TEDDYBÄR. These intriguing snapshots were taken by street photographers between the end of the First World War and the late 1960s. These prints were discovered by collector Jean-Marie Donat in various regions of Germany.
Anonymous models pose next to placid, playful, sometimes disturbing ‘polar bears’: these bears traverse the decades, unchanged. The history of Germany unfolds.
« It is difference that intrigues us. More than multiplication, it is the multiplicity of bears and ‘clients’ that holds the attention. . […] we find, in this low art corpus, elements of the most sophisticated high art image structuring. Beyond the type of bear, the relationships formed during the shot, and rare, unexpected framings, it is our own perception of these photographs that must be examined. What does our spontaneous way of looking at these images teach us about our gaze? In short, this is an opportunity to perform an analysis, rudimentary as it may be, of how we see. » By Klaus Peter Speidel, artist and philosopher.
PREDATOR. These photographs were taken in the 1920s through the 1970s, throughout the world. They have one detail in common, which reminds us of the history of amateur photography: the shadow of the photographer. Donat appropriated this incongruity, choosing only images in which the shadow appears wearing a hat. The effect of repetition created by imagining this series becomes its subject: the same man looms, always and everywhere.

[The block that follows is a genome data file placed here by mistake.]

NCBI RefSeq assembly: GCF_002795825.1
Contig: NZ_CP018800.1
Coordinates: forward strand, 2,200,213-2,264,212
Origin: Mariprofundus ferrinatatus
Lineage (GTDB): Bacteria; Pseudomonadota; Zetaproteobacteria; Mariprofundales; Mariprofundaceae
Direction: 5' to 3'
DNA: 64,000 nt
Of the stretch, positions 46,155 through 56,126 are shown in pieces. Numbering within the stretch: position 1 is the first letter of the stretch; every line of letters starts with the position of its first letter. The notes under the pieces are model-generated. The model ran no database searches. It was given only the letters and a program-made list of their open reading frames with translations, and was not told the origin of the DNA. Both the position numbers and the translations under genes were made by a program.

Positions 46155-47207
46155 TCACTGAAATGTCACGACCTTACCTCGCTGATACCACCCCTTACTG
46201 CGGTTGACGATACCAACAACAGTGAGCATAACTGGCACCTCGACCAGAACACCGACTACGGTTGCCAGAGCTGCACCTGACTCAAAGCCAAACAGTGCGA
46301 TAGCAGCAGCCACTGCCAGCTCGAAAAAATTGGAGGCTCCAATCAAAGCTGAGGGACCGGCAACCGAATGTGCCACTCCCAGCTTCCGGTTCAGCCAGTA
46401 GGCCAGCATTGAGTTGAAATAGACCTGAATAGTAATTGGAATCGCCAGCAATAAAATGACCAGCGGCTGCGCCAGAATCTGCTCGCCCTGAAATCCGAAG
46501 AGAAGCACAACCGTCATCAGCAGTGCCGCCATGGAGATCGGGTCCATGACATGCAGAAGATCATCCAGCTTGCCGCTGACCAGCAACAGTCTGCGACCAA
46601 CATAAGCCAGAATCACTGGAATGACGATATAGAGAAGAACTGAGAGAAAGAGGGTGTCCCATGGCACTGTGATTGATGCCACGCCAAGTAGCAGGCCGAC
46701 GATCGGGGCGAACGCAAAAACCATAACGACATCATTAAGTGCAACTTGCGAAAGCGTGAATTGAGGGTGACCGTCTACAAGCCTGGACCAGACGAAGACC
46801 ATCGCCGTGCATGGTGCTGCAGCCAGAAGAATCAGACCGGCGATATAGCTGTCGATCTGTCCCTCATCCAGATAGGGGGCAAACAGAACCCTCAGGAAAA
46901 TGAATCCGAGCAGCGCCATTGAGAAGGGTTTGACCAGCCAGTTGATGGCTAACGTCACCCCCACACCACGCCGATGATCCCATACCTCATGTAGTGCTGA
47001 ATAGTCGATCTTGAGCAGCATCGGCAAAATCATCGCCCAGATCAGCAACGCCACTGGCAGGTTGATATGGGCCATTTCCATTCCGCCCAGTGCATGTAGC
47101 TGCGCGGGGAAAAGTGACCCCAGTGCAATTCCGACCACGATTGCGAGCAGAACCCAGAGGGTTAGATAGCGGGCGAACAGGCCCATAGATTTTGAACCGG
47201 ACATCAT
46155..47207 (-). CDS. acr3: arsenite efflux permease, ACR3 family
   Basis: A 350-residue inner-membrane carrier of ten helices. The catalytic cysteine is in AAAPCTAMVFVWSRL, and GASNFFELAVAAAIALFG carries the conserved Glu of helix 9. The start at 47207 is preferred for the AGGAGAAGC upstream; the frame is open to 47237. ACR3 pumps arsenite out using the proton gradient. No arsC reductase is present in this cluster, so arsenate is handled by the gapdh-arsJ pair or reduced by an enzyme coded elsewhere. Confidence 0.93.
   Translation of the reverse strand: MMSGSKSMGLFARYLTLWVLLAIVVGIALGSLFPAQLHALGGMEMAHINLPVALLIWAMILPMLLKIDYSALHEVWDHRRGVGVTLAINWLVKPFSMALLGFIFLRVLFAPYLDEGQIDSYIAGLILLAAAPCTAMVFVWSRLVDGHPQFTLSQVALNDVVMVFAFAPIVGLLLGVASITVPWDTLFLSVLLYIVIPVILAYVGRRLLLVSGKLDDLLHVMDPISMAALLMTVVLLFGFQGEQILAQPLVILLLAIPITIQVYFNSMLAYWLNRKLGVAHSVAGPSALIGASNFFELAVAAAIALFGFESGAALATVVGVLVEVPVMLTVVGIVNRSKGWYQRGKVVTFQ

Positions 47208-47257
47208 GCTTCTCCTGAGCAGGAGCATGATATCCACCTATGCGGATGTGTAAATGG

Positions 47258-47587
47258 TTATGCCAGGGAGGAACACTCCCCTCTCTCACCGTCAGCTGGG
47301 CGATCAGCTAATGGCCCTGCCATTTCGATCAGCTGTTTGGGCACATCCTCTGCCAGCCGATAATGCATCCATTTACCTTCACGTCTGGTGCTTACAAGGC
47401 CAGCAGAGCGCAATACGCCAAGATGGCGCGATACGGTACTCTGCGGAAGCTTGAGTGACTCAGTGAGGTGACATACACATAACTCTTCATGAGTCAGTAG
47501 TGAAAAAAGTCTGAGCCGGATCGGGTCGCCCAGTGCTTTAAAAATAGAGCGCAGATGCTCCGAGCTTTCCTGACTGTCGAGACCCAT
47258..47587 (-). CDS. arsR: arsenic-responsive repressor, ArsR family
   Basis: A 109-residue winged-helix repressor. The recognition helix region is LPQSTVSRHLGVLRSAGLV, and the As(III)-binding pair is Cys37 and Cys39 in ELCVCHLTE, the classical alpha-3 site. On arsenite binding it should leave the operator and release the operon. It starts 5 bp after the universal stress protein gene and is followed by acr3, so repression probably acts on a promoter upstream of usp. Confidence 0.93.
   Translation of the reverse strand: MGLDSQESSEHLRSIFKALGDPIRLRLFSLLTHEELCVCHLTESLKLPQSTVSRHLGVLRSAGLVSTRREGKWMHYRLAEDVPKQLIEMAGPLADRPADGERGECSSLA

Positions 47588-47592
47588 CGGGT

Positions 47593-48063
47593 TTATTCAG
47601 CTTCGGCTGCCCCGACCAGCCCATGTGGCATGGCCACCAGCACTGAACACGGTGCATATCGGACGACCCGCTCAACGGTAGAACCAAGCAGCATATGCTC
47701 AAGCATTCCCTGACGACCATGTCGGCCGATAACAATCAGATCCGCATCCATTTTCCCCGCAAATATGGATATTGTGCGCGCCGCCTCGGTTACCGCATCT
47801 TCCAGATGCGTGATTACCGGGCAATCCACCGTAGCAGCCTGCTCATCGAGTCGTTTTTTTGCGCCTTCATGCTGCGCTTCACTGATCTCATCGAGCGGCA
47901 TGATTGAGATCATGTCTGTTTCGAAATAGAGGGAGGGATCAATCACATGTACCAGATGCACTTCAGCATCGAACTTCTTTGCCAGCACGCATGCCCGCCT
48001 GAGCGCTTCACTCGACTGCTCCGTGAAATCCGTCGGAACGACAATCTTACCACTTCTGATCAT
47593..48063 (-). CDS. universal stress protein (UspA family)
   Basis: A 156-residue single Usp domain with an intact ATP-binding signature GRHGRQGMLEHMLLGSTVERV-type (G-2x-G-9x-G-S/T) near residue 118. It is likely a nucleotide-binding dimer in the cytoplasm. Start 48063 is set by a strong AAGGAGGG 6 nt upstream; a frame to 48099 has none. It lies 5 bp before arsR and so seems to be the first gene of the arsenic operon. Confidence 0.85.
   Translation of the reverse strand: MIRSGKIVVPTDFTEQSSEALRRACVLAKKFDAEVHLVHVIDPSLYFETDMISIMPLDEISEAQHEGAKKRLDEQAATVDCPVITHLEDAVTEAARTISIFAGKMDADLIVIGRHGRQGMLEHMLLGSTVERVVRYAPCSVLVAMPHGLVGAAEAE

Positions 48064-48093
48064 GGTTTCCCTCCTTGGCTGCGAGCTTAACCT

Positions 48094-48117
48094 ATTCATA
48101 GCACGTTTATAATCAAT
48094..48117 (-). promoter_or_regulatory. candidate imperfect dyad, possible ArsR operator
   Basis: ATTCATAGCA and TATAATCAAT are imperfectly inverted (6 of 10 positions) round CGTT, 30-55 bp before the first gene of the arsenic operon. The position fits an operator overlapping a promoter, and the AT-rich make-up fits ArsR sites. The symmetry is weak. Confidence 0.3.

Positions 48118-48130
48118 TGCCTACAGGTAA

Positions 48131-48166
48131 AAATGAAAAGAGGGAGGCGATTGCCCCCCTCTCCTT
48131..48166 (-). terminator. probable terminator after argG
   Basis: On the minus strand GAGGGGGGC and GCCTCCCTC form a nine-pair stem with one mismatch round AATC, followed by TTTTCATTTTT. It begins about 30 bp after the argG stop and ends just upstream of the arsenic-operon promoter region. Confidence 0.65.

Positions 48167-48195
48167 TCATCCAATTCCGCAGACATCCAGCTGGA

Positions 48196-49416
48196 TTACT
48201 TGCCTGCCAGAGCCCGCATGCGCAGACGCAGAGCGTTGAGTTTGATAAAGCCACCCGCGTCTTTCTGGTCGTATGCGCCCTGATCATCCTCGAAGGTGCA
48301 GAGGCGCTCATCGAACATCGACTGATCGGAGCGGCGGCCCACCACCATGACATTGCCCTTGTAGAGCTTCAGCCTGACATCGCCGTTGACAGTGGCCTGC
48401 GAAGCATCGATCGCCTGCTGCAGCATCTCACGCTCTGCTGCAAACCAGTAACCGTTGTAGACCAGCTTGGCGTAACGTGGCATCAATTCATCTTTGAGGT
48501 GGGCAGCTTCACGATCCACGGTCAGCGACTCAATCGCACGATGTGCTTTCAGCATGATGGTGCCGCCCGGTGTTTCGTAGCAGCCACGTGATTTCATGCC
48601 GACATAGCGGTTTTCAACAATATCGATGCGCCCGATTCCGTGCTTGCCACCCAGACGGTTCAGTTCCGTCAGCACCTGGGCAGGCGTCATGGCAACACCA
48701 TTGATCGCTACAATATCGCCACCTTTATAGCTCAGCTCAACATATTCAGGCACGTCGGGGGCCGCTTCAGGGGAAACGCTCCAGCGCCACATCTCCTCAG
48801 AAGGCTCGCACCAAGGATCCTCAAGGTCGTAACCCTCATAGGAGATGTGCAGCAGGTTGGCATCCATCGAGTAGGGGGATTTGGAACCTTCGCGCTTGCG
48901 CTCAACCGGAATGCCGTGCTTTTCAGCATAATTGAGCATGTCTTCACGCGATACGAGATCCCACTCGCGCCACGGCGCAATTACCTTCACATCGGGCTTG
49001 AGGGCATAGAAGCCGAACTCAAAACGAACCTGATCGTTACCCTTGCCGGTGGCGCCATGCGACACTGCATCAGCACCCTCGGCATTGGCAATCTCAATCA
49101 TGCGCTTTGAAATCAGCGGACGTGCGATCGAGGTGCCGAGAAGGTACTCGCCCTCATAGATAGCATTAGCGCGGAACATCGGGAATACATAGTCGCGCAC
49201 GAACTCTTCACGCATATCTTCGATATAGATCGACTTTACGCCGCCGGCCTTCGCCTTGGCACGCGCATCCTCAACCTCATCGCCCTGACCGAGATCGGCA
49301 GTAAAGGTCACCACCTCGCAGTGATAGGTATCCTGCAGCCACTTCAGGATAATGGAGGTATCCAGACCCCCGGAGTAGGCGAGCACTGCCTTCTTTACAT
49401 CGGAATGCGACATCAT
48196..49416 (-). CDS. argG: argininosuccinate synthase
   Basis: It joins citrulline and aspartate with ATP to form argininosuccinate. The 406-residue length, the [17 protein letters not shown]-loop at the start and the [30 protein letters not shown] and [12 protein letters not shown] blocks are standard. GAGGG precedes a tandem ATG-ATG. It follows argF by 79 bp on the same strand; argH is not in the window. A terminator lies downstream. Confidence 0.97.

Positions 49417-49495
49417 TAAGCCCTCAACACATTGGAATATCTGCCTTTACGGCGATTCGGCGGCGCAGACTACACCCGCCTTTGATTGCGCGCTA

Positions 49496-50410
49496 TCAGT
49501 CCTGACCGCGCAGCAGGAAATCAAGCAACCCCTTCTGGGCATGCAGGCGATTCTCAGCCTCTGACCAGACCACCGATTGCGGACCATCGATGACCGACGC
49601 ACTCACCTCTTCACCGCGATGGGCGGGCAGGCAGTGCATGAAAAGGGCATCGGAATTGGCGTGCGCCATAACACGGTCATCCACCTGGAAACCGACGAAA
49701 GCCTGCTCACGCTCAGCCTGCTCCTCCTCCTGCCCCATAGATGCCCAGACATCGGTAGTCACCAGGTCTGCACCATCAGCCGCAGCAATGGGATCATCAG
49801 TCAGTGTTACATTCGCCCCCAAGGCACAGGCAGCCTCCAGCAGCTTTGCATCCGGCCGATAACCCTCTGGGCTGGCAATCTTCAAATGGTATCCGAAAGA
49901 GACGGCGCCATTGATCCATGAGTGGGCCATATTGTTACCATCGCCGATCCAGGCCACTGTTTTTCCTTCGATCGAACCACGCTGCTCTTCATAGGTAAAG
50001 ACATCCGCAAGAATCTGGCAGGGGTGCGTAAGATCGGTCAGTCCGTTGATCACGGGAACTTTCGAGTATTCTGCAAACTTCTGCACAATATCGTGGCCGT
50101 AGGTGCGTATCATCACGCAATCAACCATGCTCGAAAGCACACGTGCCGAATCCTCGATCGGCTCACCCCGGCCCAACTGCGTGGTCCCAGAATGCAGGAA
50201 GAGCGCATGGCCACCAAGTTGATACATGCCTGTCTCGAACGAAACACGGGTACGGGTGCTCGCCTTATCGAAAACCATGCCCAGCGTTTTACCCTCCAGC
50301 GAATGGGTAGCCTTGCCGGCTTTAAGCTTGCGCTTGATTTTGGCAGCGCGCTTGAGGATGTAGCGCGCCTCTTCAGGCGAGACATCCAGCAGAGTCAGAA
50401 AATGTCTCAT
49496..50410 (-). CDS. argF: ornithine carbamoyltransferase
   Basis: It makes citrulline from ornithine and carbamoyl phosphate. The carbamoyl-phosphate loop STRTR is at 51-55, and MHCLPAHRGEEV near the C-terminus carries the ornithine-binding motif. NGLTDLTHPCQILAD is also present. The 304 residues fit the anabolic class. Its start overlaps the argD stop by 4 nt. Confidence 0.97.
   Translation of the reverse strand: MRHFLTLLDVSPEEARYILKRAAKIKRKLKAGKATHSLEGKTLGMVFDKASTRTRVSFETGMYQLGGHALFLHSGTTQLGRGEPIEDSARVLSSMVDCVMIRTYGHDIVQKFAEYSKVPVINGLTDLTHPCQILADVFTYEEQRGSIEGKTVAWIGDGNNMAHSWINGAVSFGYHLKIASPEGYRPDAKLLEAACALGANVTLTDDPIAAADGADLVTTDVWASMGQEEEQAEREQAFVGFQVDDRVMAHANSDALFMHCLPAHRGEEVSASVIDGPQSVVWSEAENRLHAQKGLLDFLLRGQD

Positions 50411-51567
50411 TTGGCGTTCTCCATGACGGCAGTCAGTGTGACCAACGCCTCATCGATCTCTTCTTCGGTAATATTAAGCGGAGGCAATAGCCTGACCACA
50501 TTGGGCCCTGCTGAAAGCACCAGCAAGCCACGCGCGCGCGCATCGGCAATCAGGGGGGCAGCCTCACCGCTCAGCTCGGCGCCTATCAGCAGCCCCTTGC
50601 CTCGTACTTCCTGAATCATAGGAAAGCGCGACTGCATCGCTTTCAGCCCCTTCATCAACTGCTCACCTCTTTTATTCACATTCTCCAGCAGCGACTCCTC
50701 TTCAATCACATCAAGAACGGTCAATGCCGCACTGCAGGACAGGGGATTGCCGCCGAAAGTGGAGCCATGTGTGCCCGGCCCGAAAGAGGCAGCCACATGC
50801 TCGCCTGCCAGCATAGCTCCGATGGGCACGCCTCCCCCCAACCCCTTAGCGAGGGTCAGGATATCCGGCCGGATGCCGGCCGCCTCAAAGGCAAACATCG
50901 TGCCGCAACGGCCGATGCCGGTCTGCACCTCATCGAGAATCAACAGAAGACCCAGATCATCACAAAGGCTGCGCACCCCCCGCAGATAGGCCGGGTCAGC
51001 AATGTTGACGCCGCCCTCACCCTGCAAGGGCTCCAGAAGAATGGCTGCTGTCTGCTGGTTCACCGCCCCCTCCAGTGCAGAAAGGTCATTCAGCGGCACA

« As a similar shadow reappears in multiple photographs, this familiar apparition becomes, in fact, a familiar: strange, bizarre, disturbing, what is known in German as ‘disturbing strangeness’ (Unheimlich), a non-familiar that nonetheless presents a familiar face, homely yet eldritch, an ‘other’ that is still, somehow, known. […]We are thus given access to a sort of view from nowhere, as though the shadow were engendered naturally without the assistance of instrument or technique. This third gaze is found there, somewhere, in the shadow of its shadow. » By Jacinto Lageira, Professor of aesthetics a Paris-Sorbonne and art critic.
BLACKFACE .These photographs were taken in the United States between 1880 and the late 1960s. Some of them promote troupes of travelling performers: the minstrel shows in which whites made up as blacks incarnated, in musical numbers, the ‘good coloured folk’ whose music Americans particularly appreciated. Other pictures are souvenirs from private parties, birthdays, or carnivals.
« To put on the face of the other is a primitive ritual that may release primitive emotions. M. Donat’s photographs take us to the dark side of reality, the mysterious side of ourselves, filled with desire to know who we are and to feel more deeply our hallucinatory reality, our pathetic delirium. But the racial dimension of being another is something be\yond the scope of what we can grasp unless we accept that skin is merely a covering of a person’s soul, and that ultimately we are all the same. » by Robert C. Morgan, art critic, professor at the School of Visual Arts, New York.
L’exposition « PHOTOGRAPHY NEVER DIES »
a été présentée lors des Rencontres de la Photographie d’Arles 2016.